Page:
My rating: 5 of 5 stars
“‘What I like about you,’ she said, ‘is the serious way you make up nonsense.'” –Innocent Eréndira from, “The Incredible and Sad Tale of Innocent Eréndira and Her Heartless Grandmother”
Eréndira’s quote is for her lover, Ulises, but it is what every reader who has ever fallen in love with Garbriel Garcia Márquez’ writing wished he or she had stated about him. For me, this quote sums up my feelings about Márquez. Whenever I pick up his texts, I prepare myself for the most serious nonsense in Literature, and I have not been disappointed.
I came across Márquez’ short stories only after reading 100 Years of Solitude some months ago, and only after reading 100 Years did I notice Márquez’ name in my Literature Anthology, Literature: A Pocket Anthology, and promptly added his short story, “A Very Old Man with Enormous Wings” to the syllabus of my English 220: 20th Century Literature course. Unfortunately, my students were not as thrilled with Márquez as I, but my passion and interest must have been quite visible; and this is all I ask of myself in the classroom.
Since that first reading, I have re-read that story three times. The second time was out loud to a friend—the very person who ignited my interest in Márquez (she had not read any of Márquez’ short stories). And the last time was during my reading of these collected stories (I couldn’t resist reading it again). I won’t analyze each story—I’ll leave that for someone else—but I will say this: you can feel Márquez’ arc of writing as you progress through this collection. I was lost in the first 5-6 stories, comprising the first section “Eyes of A Blue Dog”. They felt like an assault on my comprehension of what a short story should be; they seemed more like very long poems or digressions. But once Márquez stories became ensconced in the locale of Macondo (the infamous city of 100 Years) with “Monologue of Isabel Watching it Rain in Macondo,” then the stories took off.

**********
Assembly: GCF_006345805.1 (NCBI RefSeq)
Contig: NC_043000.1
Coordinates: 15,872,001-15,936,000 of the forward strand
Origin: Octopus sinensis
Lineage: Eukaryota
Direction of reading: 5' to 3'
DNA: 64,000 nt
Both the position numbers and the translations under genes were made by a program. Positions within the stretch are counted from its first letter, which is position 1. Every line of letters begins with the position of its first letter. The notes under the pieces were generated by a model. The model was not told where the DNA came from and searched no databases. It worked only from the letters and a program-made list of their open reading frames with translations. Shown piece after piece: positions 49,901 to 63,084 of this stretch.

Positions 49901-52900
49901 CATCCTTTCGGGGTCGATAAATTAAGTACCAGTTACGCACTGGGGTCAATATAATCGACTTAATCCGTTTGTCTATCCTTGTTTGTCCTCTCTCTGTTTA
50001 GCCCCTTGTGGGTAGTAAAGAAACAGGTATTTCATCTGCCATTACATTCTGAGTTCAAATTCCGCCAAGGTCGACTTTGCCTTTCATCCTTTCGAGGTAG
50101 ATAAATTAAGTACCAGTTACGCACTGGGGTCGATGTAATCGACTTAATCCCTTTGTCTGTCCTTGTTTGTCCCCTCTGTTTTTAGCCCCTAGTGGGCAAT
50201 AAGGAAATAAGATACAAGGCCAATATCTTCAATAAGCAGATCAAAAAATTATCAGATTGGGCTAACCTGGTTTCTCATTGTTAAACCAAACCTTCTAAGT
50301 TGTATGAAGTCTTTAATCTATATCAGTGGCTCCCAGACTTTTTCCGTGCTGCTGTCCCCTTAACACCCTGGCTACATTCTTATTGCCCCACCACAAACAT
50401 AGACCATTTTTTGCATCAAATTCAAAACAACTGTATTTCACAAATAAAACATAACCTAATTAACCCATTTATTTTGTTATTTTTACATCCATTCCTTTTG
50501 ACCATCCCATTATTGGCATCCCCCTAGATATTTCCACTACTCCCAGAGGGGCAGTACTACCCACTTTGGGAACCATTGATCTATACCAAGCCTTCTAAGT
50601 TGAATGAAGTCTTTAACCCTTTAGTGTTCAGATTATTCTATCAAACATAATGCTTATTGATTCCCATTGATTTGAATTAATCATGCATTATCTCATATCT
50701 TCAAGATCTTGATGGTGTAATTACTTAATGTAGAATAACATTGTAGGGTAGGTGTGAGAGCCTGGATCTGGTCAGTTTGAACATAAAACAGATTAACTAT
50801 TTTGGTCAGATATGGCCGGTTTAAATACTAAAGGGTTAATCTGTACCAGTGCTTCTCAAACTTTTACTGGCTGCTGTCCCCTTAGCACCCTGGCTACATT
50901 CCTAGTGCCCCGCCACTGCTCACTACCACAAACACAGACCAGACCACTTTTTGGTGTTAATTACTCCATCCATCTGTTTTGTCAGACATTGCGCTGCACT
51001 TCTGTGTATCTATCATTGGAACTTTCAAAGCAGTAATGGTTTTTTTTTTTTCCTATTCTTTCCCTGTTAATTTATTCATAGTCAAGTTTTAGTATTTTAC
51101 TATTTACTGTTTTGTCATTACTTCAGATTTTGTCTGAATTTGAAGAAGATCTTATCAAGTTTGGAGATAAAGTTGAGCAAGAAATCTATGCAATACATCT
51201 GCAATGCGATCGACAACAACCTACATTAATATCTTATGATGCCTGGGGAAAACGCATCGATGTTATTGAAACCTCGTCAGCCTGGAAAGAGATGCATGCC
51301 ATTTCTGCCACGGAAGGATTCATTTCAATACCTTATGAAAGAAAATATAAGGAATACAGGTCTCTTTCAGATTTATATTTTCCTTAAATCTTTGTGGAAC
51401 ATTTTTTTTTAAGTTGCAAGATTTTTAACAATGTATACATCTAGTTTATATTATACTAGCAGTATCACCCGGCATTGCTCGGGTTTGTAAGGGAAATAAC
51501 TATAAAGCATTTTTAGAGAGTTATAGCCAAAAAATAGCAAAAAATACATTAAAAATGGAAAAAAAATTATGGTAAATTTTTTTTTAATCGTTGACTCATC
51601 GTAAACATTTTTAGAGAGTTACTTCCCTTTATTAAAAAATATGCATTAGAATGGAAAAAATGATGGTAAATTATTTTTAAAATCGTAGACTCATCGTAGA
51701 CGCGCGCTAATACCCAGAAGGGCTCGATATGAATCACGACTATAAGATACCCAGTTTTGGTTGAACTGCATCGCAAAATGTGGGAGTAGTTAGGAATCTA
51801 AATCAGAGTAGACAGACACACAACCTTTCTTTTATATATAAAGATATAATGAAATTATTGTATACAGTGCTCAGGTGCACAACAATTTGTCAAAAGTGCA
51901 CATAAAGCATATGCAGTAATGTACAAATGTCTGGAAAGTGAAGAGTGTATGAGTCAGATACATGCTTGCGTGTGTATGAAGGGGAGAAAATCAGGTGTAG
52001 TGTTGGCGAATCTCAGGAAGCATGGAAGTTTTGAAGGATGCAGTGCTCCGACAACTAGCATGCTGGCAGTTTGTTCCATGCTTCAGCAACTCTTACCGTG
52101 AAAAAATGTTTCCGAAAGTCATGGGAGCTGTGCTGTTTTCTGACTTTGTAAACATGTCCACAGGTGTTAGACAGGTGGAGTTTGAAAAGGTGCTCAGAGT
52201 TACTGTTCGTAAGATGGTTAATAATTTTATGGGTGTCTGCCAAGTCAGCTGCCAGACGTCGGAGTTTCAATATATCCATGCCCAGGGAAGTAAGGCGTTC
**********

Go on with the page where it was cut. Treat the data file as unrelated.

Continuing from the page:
Nearly half the stories in the second section, “Big Mama’s Funeral,” touched on a minor character or unexplored theme of 100 Years, and in this section is where you can see Márquez magic realism come to life. I imagined these tales as either addendum’s or the tempered beginnings to 100 Years; and although these stories exist well upon their own, they are far richer when you are aware of the history of the town’s inhabitants.
Each story in the third section, the title story of the intro quote, is a dream. It is like a moving Picasso painting. It begins with “A Very Old Man,” which sets the reader up for intense “serious nonsense”. The next story, “The Sea of Lost Time” is absolutely magical. There is no other word for it but Magical. The cast of characters that weave in and out of these tales are simply wonderful, and like the reader, they simply must accept all fantastical things that come there way. These stories must be far less enjoyable for those who do not accept the authority of the author. If he writes that an angel appeared in this normal couple’s back yard, then it must be. It is only when the reader accepts these notions that he/she is allowed to function in Márquez’ world. Without accepting just one crazy phenomenon, then none of the others are possible; so, one must accept them all with eyes wide open and inhabit a wonderfully magical and folkloric world.